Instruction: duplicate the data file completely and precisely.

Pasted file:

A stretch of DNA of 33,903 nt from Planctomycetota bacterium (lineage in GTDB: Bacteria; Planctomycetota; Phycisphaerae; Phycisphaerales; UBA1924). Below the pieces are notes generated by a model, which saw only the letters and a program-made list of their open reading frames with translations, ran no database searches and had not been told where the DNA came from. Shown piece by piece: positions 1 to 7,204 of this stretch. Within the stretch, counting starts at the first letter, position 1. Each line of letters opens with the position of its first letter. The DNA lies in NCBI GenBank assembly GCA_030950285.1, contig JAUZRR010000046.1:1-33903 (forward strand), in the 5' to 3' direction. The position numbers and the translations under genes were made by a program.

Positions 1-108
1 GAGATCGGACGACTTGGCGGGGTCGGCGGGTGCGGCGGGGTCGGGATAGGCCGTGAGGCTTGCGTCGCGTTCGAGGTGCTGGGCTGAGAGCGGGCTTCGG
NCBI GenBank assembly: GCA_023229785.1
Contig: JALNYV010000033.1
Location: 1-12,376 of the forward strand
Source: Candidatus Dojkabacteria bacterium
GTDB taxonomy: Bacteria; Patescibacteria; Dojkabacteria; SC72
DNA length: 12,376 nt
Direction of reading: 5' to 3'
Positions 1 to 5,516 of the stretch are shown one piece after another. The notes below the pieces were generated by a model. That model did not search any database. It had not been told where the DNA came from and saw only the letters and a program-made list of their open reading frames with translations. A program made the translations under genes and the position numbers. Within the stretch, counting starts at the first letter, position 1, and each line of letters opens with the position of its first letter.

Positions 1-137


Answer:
A stretch of DNA of 33,903 nt from Planctomycetota bacterium (lineage in GTDB: Bacteria; Planctomycetota; Phycisphaerae; Phycisphaerales; UBA1924). Below the pieces are notes generated by a model, which saw only the letters and a program-made list of their open reading frames with translations, ran no database searches and had not been told where the DNA came from. Shown piece by piece: positions 1 to 7,204 of this stretch. Within the stretch, counting starts at the first letter, position 1. Each line of letters opens with the position of its first letter. The DNA lies in NCBI GenBank assembly GCA_030950285.1, contig JAUZRR010000046.1:1-33903 (forward strand), in the 5' to 3' direction. The position numbers and the translations under genes were made by a program.

Positions 1-108
1 GAGATCGGACGACTTGGCGGGGTCGGCGGGTGCGGCGGGGTCGGGATAGGCCGTGAGGCTTGCGTCGCGTTCGAGGTGCTGGGCTGAGAGCGGGCTTCGG
NCBI GenBank assembly: GCA_023229785.1
Contig: JALNYV010000033.1
Location: 1-12,376 of the forward strand
Source: Candidatus Dojkabacteria bacterium
GTDB taxonomy: Bacteria; Patescibacteria; Dojkabacteria; SC72
DNA length: 12,376 nt
Direction of reading: 5' to 3'
Positions 1 to 5,516 of the stretch are shown one piece after another. The notes below the pieces were generated by a model. That model did not search any database. It had not been told where the DNA came from and saw only the letters and a program-made list of their open reading frames with translations. A program made the translations under genes and the position numbers. Within the stretch, counting starts at the first letter, position 1, and each line of letters opens with the position of its first letter.

Positions 1-137